Alright, so let's take a quick look at the models that we printed out they were printed on the tower six with poly light PLA and like I said before if you don't have a printer that's not a problem we can print them for you just jump in our 3D printing services and ask the questions if you have them. So, this is the model printed, this is the lid that matches the model, like I said it's got that ventilation hole and the GPIO pin hole there, so it's orients just like that on top. We have a look at the front side of the model, you've got nice access to the single USB connector and although the USB connect has actually got fins that sort of protrude out past what the hole was designed for, we put a nice fill it on the edge of the case there, so it actually works out really nicely and the Pi slides in just like you want. All the holes line up with the standoffs underneath which is ideal and on this side of the board you got access to those connectors just like we spoke about. So, it's just double check that they all connect in, which it should, so the HDMI goes in nicely, plenty over into spare, the micro USB for power should slow them nicely as well, which it does and that's not bad at all. Now we'll see what it looks like when we whack the lid on. So, I've got the lid here, it's got some matching connectors like you saw in the design part on fusion and we're just going to match them up and press fit the case in, so it should just snap together, that's the intent and that is exactly what we wanted. So now that it's all snapped together, we haven't lost any access to any of those connectors on the board, which is great, and it marries up nicely with all the different parts of the case, which was quite easy to do. So that's nice. On the top you've got the ventilation holes, which is located just over the main system-on-chip and up the top you've got the GPIO pins, which anyone that uses Raspberry Pi knows you always want access to those if possible, so you'll be able to get your female jumper leads in there or maybe even a female header and plug it straight in, if not I've got all the fusion files and the bodies that we used in this video in the tutorial links. So, you'll be able to download the files and have a play and make it work for your project if you needed it.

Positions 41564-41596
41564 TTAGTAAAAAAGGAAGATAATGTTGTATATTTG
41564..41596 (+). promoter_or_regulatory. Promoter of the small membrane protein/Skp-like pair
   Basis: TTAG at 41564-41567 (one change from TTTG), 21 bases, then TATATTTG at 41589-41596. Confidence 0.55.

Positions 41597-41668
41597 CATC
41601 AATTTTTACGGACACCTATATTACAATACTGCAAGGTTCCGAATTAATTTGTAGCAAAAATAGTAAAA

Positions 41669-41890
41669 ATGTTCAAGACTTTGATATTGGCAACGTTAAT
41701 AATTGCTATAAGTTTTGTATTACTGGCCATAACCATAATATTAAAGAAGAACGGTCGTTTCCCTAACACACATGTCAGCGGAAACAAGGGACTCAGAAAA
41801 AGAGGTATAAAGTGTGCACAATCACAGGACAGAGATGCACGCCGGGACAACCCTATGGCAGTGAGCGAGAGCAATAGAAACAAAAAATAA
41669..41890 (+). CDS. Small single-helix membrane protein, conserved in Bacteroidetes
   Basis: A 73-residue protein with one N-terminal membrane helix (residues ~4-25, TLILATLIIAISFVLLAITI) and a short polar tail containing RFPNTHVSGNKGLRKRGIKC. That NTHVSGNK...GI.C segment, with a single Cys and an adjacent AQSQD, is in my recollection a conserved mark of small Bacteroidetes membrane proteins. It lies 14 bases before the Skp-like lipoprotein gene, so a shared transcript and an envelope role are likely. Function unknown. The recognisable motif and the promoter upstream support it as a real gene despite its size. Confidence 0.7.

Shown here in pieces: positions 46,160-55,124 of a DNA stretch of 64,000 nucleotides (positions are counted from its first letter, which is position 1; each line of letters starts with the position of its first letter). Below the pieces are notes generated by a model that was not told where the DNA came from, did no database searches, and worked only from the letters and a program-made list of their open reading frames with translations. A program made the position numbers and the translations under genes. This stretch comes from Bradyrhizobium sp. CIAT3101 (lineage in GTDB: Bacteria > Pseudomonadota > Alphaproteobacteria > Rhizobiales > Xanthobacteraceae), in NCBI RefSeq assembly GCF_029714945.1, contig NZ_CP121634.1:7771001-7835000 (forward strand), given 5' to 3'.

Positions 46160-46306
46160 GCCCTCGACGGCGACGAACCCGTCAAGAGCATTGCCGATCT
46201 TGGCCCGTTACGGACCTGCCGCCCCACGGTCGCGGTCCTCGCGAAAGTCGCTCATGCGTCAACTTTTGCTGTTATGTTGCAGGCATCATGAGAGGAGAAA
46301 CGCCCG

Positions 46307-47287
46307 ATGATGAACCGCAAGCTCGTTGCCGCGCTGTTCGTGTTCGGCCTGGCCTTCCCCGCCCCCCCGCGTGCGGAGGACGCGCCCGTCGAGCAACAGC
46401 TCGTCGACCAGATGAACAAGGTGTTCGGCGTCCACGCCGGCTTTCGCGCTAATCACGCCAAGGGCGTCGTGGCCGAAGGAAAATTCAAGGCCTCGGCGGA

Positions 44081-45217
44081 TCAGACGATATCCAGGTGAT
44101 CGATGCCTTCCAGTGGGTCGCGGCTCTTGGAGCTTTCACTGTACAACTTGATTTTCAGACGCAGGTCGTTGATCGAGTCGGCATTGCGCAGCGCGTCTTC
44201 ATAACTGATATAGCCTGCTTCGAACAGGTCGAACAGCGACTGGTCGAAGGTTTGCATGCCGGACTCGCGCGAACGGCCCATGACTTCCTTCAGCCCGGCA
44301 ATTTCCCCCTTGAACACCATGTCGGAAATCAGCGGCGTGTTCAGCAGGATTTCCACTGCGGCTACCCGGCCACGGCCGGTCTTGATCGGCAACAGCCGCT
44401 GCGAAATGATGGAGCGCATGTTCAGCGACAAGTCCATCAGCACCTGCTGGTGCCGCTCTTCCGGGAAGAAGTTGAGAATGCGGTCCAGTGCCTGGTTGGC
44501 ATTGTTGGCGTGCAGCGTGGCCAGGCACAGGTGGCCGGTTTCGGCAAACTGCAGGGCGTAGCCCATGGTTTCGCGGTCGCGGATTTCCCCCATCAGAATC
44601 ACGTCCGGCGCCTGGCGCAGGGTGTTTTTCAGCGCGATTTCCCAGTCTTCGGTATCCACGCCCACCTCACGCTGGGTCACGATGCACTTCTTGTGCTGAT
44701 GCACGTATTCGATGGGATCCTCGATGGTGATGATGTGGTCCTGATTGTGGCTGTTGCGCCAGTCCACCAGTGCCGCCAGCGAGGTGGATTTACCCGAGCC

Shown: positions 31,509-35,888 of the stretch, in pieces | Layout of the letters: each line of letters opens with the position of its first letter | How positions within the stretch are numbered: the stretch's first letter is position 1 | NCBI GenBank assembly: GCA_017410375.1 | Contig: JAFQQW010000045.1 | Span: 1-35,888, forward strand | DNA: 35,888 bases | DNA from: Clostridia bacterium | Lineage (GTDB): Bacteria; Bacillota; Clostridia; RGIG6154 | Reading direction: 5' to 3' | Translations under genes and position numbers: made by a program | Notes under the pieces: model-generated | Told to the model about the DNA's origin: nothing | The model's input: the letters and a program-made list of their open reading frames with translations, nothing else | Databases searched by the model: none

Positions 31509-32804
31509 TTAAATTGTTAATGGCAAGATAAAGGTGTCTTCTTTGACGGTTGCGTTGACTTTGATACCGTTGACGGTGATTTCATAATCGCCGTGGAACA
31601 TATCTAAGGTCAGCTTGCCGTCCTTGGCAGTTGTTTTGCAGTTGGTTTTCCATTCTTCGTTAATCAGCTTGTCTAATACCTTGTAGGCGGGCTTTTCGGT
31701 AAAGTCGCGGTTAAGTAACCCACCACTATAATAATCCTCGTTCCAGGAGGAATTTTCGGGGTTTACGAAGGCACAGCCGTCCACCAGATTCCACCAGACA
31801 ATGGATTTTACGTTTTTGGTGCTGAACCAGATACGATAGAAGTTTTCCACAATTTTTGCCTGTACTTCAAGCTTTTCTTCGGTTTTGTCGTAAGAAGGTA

So that's pretty much our case for the Raspberry Pi model A+, now we're full time makers in the heart of Newcastle, Australia. So, if you have any questions to do with raspberry Pi, 3D printing, Arduino, anything maker related we can help and we're happy to, so jump in our forum and post a question in there and our tech team will get back to you as soon as they possibly can. I hope you've enjoyed the video and the process of designing this case it was a lot of fun and I'll see you the next one.